"There has been a sharp decrease in the amount of pure cocaine produced in Colombia… from an estimated 700 metric tons potential cocaine production in 2001 to 300 metric tons in 2010… a 57 percent drop," said a statement from the office of Gil Kerlikowske.

Colombian coca cultivation barely changed between 2009 and 2010 after major decreases in 2007 and 2008, it said. Colombia last year fumigated 101,000 hectares (250,000 acres) of coca and manually eradicated another 44,775.

Ninety-five percent of cocaine consumed in the United States comes from Colombia.

My immediate reaction was that we would soon find out at least one of the following:

1)  That cultivation would have grown in Peru and/or,

2)  That there was unaccounted migration of cultivation within Colombia (i.e., that the estimates were wrong because cultivators had found new places to grow within Colombia).

Well, what do I see a few minutes ago?

Via Bloomberg:    Peru Cocaine Output Rivals Colombia as World’s Largest, UN Says in Study

Peru’s production of coca, the plant used to make cocaine, has risen for a fifth straight year, putting pressure on incoming President Ollanta Humala to step up eradication efforts he has criticized.

A study by the United Nations published today shows that Peru now rivals Colombia as the world’s largest producer of cocaine after land dedicated to illegal coca production rose 2.2 percent to 61,200 hectares in 2010. Cultivation in Colombia, which receives $500 million a year in U.S. anti-narcotics aid, fell 15 percent to 62,000 hectares, according to the study based on satellite tracking by the UN Office on Drugs and Crime.

And so the cycle continues.  Back in the late 1990s the big triumph was the reduction of cultivation levels in Peru (which then led to a substantial increase in Colombia).  Now, just as the US and Colombian governments excitedly let us know that cultivation has diminished in Colombia we find that cultivation has shot up in Peru.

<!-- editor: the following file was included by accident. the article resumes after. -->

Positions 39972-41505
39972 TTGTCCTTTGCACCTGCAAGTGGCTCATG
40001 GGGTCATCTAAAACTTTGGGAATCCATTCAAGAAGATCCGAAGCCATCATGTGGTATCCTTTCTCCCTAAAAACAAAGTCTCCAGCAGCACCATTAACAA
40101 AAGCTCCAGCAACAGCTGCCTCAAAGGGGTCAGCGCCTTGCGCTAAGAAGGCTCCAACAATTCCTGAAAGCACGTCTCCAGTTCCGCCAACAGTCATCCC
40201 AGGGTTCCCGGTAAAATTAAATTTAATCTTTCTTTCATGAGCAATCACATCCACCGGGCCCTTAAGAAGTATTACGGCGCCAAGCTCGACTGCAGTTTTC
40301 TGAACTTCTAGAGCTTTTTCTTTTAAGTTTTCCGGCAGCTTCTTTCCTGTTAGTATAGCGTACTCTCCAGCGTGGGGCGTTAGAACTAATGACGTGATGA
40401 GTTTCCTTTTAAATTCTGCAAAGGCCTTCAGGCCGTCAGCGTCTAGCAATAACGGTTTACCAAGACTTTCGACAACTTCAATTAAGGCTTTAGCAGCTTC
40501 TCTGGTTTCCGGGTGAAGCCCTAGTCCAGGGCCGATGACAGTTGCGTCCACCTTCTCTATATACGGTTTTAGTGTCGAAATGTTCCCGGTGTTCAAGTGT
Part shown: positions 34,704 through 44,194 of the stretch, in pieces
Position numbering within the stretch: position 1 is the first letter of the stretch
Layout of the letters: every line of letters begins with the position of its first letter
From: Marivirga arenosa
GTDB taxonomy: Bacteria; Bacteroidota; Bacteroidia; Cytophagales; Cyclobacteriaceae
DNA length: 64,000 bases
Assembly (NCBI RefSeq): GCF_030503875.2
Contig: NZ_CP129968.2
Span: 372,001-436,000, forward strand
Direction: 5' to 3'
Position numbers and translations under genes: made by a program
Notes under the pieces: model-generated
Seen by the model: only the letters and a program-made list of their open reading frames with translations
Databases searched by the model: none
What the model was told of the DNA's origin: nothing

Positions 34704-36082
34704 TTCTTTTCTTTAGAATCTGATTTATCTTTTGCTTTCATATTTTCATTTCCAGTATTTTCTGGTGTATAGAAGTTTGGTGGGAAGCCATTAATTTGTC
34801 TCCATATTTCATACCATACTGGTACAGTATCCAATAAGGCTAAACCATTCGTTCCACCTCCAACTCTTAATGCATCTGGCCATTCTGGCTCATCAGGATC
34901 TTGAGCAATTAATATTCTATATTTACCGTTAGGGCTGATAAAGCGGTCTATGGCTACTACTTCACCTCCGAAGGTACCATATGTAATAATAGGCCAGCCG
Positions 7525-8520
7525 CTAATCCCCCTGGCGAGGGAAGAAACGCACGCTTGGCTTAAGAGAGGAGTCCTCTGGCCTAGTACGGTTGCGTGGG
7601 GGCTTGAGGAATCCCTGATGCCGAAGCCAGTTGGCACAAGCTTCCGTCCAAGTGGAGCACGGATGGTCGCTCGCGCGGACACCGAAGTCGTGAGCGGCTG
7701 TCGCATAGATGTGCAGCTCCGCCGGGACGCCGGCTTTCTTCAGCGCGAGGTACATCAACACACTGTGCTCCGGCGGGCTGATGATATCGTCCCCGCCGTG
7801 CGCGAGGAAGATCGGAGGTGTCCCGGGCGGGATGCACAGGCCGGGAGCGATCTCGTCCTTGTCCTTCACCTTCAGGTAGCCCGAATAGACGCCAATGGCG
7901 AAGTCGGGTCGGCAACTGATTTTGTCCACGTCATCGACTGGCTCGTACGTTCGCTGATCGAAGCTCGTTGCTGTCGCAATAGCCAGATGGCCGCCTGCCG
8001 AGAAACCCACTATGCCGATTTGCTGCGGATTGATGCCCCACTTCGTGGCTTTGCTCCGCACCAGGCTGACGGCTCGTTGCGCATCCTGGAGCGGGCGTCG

Speaking of patterns, the response from Washington will likely be a push for additional funds to be spent in Peru (lots of funds, in fact).  And then, in about a decade or so, I can write a post about how coca cultivation in down in Peru….and back up in Colombia.

The War on Drugs is the gift that keeps on giving, to be sure.

You can see the trend in the following graph, which tracks cultivation from 1987 to 2006.  Yes, it is a bit out of date, but it is one I had handy, plus the point I want to make requires looking at the 80s, 90s and early 2000s.  What we see is that Peru used to be the major source for coca leaf, but after increased pressure on that cultivation, it was eventually pushed in Colombia (note, too, that the general overall level of cultivation remained relatively steady in a given range).

As noted above, at the time the Drug Warriors proclaimed the effort in Peru a grand success.  Never mind that it had no significant effect on the overall cocaine market.


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By Steven L. Taylor

The normally loquacious Chávez has been almost silent since emergency surgery in Cuba on June 10th.

From me @OTB:  What’s up with Chávez?